Argentina sat spells direct-to-home spat
BUENOS AIRES – Argentina’s first telecommunications satellite is set to fly later this month, and a successful launch could be bad news for Latin America’s pan-regional satcasters.
Nahuel 1, which will be launched from French Guiana on Jan. 28, is owned by NahuelSat, a consortium led by Germany’s Daimler Benz Aerospace, Aerospatiale of France and Italy’s Alenia Spazio.
According to a resolution passed by regulatory body Comfer last year, foreign congloms intending to offer direct-to-home TV to Argentina homes must use Argentine satellites for that purpose so long as transponder space allows.
This would be an unwelcome burden for satcasters Sky and Galaxy Latin America, both of which currently use satellites with an Argentine reach and are looking to enter the Argentine market within a few months.
Preserving the status quo
Comfer resolutions have been overturned by lobbyists in the past, and Sky and GLA doubtless will seek to do likewise in the case. But NahuelSat will do as much as it can to uphold its quasi-monopoly, NahuelSat chief operating officer Eckart Schober told Daily Variety.
“We won the public bid (to launch and operate an Argentine satellite) and we invested a lot of money to fulfill Argentine government requirements. Therefore we demand the protection and rights we deserve,” Schober said.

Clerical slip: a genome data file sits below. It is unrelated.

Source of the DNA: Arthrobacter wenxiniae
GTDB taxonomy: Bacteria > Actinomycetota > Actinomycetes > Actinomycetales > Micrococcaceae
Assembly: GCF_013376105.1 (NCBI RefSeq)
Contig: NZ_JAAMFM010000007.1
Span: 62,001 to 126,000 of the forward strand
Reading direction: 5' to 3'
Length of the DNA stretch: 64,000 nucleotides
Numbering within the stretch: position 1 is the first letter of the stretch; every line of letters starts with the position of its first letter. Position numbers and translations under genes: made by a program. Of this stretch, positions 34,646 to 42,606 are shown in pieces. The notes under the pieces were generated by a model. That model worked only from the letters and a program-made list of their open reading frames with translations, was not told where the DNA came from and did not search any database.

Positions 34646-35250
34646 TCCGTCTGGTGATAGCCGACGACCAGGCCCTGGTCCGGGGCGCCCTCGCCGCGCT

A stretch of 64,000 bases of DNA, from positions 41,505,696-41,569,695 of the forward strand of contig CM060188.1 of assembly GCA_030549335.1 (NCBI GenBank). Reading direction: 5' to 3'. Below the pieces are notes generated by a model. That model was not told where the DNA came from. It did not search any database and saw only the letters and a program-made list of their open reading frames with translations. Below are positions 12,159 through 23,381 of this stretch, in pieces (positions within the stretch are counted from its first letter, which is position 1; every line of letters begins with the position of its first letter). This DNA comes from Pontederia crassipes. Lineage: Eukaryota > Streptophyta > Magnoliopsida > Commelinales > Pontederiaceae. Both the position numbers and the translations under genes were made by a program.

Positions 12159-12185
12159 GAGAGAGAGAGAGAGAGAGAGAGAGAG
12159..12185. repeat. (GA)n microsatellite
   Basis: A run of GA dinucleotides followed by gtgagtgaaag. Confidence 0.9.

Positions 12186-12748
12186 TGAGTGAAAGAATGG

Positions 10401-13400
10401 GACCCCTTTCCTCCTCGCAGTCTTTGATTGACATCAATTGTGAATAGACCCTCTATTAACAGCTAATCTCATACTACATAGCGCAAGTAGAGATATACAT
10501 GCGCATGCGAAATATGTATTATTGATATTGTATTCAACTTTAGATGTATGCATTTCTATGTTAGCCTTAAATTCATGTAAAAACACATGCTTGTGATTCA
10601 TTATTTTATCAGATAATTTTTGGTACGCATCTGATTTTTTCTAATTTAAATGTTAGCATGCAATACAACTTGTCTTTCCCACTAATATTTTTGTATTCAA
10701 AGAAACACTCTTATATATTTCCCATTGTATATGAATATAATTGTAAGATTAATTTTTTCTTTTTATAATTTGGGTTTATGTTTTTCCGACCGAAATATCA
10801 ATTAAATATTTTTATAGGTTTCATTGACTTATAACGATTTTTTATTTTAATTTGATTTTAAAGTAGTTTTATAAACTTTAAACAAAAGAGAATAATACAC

NahuelSat is spending $250 million on its satellite program, which includes a purpose-built control center (already operating) and the launch costs of Nahuel 1. NahuelSat has operated since 1993, using two loaned Canadian satellites whose users will be transferred to the new bird. So far, the firm has signed new deals with telcos from Mexico, Brazil and Uruguay, as well as Argentina, for space on Nahuel 1.
The bird has 18 transponders and a footprint that reaches from Cape Horn to the southern U.S. Schober adds that its DTH capacity will be attractive to international players; for example, the satellite can provide DTH to parts of Brazil where subscribers can use 2-foot-diameter antennas rather than the 3-foot antennas they must now use.